At our invitation, the European People’s Party Group chose Budapest as the site for last week’s bureau meeting. When Hungary has been the subject of debate recently in the European Parliament, the positive outcome of the visit came at an important time. The session focused on pressing European matters, particularly economic growth, unemployment and immigration, and its outcomes were encouraging, especially on the issues of tax fairness and data protection.
Hungary’s Minister for National Economy Mihály Varga briefed the group on the country’s economic performance and latest indicators. MEP Manfred Weber, leader of the EPP Group in the European Parliament, underlined that sustaining growth remains one of the EU’s greatest challenges and Hungary has demonstrated a successful path to recovery.
Looking at the key indicators of stability, we can see that Hungary has been steadily reducing its debt-to-GDP ratio, a debt that ballooned under the previous, Socialist-Liberal government, and has kept the deficit below 3 percent since 2012. We’re seeing strong GDP growth – 3.6 percent in 2014 and 3.5 percent in the first quarter of 2015 – and unemployment, now below the EU average, continues to fall. According to Eurostat, unemployment is currently at 7.3 percent in Hungary, compared to an average of 9.7 percent in the EU and 11.1 percent in the euro zone.
Speaking about immigration, among the most important challenges confronting Europe today, the Commission’s proposal will go before EU leaders later this month. Recently, Hungary has found itself at the center of a lively debate on immigration, but discussion at the bureau meeting showed that views among EPP members do not differ widely. The Hungarian government and the EPP share similar ideas on the issue: both are committed to offering help to refugees, those genuine asylum seekers fleeing instability or armed conflict, but hold the view that illegal migration for economic reasons must be stopped. Weber, in an interview following the meeting, said that approximately two-thirds of immigrants entering Europe last year were “illegal immigrants, who, according to the current rules, have no right to remain in the EU.”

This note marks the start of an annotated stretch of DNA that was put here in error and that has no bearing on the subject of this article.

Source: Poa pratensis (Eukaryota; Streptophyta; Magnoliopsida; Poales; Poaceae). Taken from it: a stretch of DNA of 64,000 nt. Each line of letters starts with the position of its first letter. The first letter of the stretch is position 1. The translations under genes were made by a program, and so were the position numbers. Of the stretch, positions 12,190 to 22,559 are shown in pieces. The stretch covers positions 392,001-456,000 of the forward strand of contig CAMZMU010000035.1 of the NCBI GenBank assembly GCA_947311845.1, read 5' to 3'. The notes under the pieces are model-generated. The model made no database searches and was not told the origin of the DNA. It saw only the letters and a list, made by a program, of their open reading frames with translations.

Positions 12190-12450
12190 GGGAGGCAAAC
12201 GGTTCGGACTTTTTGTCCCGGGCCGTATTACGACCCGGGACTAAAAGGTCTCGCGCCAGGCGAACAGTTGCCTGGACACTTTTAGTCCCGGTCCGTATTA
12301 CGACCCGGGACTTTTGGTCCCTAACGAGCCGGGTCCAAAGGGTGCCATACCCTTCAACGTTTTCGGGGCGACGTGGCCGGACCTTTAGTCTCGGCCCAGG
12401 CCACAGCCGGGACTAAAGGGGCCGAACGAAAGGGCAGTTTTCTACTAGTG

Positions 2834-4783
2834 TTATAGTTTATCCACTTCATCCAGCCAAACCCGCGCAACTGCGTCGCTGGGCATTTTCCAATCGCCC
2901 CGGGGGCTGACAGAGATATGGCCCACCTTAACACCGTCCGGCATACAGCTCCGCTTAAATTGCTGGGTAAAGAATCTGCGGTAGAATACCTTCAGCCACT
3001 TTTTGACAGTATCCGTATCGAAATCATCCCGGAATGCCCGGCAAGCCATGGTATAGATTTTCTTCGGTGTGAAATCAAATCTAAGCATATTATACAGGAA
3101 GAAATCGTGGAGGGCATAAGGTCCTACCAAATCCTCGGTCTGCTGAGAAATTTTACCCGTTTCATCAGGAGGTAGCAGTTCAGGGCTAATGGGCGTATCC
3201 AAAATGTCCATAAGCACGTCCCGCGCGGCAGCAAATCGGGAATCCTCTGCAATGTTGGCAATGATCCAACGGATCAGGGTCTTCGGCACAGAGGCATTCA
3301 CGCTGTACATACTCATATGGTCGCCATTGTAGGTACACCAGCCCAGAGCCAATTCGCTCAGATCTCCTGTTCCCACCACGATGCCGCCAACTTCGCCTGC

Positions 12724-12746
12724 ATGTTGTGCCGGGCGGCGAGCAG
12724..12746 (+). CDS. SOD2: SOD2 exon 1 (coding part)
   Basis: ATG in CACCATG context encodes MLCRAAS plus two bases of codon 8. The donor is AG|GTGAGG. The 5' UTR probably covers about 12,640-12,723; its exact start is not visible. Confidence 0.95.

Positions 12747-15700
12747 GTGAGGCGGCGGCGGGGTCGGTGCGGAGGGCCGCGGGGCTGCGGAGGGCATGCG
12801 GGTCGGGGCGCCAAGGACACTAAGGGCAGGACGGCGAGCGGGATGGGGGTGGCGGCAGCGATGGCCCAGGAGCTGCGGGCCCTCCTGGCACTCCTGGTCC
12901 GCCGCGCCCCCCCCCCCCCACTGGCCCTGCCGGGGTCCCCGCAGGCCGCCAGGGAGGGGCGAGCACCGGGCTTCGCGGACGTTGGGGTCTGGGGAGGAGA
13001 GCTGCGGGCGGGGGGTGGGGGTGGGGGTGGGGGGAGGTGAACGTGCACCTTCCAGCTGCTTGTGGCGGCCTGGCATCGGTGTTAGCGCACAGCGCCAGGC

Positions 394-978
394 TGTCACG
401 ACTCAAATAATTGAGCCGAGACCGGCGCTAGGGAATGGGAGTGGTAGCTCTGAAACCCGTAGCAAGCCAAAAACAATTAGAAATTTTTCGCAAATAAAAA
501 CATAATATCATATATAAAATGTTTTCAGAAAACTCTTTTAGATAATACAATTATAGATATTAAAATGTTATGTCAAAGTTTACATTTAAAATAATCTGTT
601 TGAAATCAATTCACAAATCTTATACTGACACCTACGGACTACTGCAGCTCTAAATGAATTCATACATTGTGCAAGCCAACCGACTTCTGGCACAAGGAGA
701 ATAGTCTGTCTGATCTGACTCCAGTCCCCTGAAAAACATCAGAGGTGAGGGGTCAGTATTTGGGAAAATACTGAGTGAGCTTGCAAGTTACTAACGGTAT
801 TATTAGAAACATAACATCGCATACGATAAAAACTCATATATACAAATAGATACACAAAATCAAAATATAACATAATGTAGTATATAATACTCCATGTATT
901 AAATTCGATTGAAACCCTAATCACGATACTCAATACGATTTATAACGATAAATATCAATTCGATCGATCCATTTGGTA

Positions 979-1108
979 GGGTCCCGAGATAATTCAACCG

This is a reasonable, balanced position, especially in contrast with the irresponsible approach, proposed by some socialists, which would open the way to mass immigration, or the populist proposal that would reject both groups, not drawing a distinction between refugees and illegal immigrants.
Europe continues to struggle with high unemployment and while Hungary has been successful in creating jobs and getting people back into the active labor force, Minister of Human Capacities Zoltán Balog urged more effort to integrate a group that has been on the continent for centuries, namely the Roma community. If the European market needs more low-skilled labor, it should invest in training the six to eight million Roma already living in Europe.
The government of Hungary has made it a priority to reduce poverty and support the empowerment of the most vulnerable social groups. The efforts are now showing results. With the public work scheme, more than 200 thousand people returned to the active labor force, out of which almost 60 thousand people got their first opportunity to work.
On the subject of capital punishment, the matter has been put to rest and is not a topic of debate. Weber expressed satisfaction with PM Orbán’s assurances that the government has no intention of introducing any legislation that defies the founding treaties of the European Union.
Weber confirmed that contrary to press allegations, the exclusion of Fidesz from the EPP had never been on the agenda. “Our Fidesz colleagues do an excellent job in the EPP and Viktor Orbán is a strong partner of ours within the Group.”